New York – Britain-based cyclist Eoghan (Owen) McHugh has experienced many literal and figurative ups and downs while biking across Morocco over the last few months.
Avoiding Europe’s current political troubles, Eoghan opted in October for sunshine, cycling, and cultural exploration. And thus began an adventure that would take him from Morocco’s rugged northern mountains to the sparkling waters off its southern coast.
Before leaving England, Eoghan planned on cycling from northern France through Spain to catch a ferry to Tangier.
“The plan was simple. But, COVID interfered with my simple plan,” Eoghan said in an interview with Morocco World News, chuckling at this recollection. “After ferries were cancelled and a second lockdown announced in France, I had to scramble to find a solution. I ended up flying from Toulouse to Marrakech.”
Once Eoghan landed, the Moroccan adventure began. He’s calling his journey the North Africa Coddiwomple.
To “coddiwomple” is to travel in a purposeful manner towards a vague destination.
A perfect example of a coddiwomple was a chance meeting in Tamraght, southern coastal Morocco, that set Eoghan on a new course. He was planning on cycling north from Tamraght to Essaouira. Several people had suggested the city for its beauty.
While in Tamraght, however, he met a local surfer who raved about areas south of Agadir, especially along the coast. That was enough to change his mind. A few weeks later, after acting on this advice and cycling to Guelmim, he turned north to Essaouira.
“I have the freedom,” he told MWN. “Early on in this trip, some friends made up a mantra for me—no plan, no problem. And, I’m living that mantra.”
He explained that his destinations and activities are only semi-planned. But Morocco has taught him that what’s around the corner may be worth changing plans for. This is what happened when he arrived at Legzira Beach.
Eoghan only meant to stay in Legzira for an hour or so. Long enough for a coffee and a walk up and down the beach. Completely taken by the beauty of Legzira, however, Eoghan ended up getting an apartment for the night. He even woke up in the middle of the night to sit on the terrace and watch the ocean’s waves breaking against the sand.
“I want to write a book about my experiences in Morocco. Well, mine and the people I meet,” Eoghan said. “So, it’s been real important to me to go to as many places and see as much as I can.”
A successful coddiwomple requires both spontaneity and some degree of practical preparation, he explained.
“At one point, I imagined cycling to Dakhla (southern Morocco). I thought of doing it at night. The quiet of the night, the ocean to my right, and a never ending sky filled with stars. That sounds like a real adventure!” His eyes lit up at the thought.
“But, then I realized I’d have to cycle back and it’s a long trip!”
When he stops in the evening, Eoghan has either stayed with people he has met, at hostels, or in his tent. They each have their advantages.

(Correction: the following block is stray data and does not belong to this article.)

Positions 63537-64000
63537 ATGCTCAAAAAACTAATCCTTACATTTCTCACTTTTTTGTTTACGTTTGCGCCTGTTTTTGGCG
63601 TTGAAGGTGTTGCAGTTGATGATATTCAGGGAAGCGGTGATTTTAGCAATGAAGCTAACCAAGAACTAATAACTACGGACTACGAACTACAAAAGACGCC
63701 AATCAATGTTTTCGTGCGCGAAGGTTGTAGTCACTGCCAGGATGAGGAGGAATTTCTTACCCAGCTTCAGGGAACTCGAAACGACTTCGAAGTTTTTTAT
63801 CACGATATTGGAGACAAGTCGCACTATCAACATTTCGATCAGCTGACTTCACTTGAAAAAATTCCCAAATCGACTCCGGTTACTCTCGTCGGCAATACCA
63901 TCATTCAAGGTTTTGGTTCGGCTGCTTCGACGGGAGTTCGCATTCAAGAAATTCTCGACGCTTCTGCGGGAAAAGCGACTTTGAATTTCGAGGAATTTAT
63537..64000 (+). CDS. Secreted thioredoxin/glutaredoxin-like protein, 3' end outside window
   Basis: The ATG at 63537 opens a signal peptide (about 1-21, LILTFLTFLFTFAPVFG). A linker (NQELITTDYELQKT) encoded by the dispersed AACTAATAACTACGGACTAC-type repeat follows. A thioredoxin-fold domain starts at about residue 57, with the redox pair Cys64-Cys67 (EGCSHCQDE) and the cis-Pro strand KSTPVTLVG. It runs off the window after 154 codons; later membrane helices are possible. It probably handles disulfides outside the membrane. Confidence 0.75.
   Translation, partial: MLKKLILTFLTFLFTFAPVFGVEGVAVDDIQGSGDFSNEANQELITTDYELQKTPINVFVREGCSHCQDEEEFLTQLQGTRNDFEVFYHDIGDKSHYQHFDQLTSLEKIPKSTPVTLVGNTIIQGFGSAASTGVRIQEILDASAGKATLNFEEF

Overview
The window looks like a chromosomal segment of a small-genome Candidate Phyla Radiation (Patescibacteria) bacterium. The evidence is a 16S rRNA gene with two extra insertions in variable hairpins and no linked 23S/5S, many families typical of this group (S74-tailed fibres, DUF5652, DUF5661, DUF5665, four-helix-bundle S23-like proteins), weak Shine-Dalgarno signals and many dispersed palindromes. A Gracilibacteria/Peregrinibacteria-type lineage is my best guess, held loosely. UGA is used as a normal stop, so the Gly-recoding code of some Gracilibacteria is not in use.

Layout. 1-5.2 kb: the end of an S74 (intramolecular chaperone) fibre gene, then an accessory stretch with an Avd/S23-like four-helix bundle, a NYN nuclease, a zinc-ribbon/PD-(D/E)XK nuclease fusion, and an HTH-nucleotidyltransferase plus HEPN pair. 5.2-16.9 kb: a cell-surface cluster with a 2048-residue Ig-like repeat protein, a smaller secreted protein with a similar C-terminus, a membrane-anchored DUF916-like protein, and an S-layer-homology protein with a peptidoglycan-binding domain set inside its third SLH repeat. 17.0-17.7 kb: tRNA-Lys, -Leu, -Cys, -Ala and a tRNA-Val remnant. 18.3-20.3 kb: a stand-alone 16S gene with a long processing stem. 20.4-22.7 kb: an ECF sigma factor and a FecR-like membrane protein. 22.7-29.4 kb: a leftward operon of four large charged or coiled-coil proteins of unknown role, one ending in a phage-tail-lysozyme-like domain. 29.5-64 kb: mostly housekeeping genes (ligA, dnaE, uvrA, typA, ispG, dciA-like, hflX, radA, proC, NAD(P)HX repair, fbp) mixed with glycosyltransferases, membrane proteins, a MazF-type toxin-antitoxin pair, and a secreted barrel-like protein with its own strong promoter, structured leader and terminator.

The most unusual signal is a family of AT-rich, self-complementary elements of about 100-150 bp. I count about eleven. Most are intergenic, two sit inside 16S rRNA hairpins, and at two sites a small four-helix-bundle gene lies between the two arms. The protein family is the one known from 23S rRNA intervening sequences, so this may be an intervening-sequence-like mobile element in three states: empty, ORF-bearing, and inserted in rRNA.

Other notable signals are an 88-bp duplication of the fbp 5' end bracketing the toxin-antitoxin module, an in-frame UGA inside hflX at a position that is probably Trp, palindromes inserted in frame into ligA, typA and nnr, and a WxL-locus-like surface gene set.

“The tent is great,” he told MWN. “It takes the pressure off having to arrive in a town or city at the end of the night. I’ve pitched up on the side of the road all over Morocco!”
But one of these times pitching up on the side of the road felt a little different.
It was early January and Eoghan was cycling from Essaouira to Marrakech. He camped east of Chichaoua. Waking in the morning, he experienced winter in Morocco. “I didn’t have the layers to deal with the cold,” he lamented. “Packing up my tent, my fingers were numb. I got to Marrakech at about 11 a.m. and I was still cold!”
His friends laughed when he told them about it and explained that it was winter. And that he could expect more of the same for all of January.
Battling either cold or rain on a bike isn’t ideal. So, rather than risk exposure to unpredictable elements, Eoghan temporarily traded his bike for bus travel and hitchhiking. He made a loop around the north, and met some characters along the way.
“I really cherished my time hitchhiking. Morocco is so friendly. And, it’s such a great way to learn,” he said. “This place is very diverse—culturally and across landscapes. Hitchhiking was a great way of learning more about the people here.”
In January, Eoghan got a different taste of Moroccan tourism. A friend in the UK was able to pull some strings and he stayed in the newly remodeled Story Rabat Hotel—a boutique hotel in the capital city.
“That was a great one,” he recalled. “Such a contradiction between me and the luxury! I’ve not shaved or had a haircut since leaving the UK late October. And that’s how I looked when I checked into an ultra-luxurious hotel. Safe to say, they’ve never had a guest like me before,” he mused.
But there are always more experiences to enjoy, more sights to see when adventuring across such a diverse country.
“I wasn’t able to get into Lixus, the Roman archeological site near Larache,” he regretted. With a visit to Lixus on the back burner, Eoghan is focused on living in — and documenting — special moments.
“Of course, I’m posting photos to Instagram. What’s funny is that people from Morocco have messaged asking me where a particular photo was taken, they’ve never been and they now want to go there!”
Eoghan is far from done travelling and exploring Morocco. “I knew Morocco was beautiful. But, the diversity of landscapes and sights — from the desert, to the snow and mountains to the ocean and the lush greenness of the north — are simply stunning! It’s been a real pleasure and privilege to travel Morocco.”
You can follow his adventure — The North Africa Coddiwomple — on Instagram.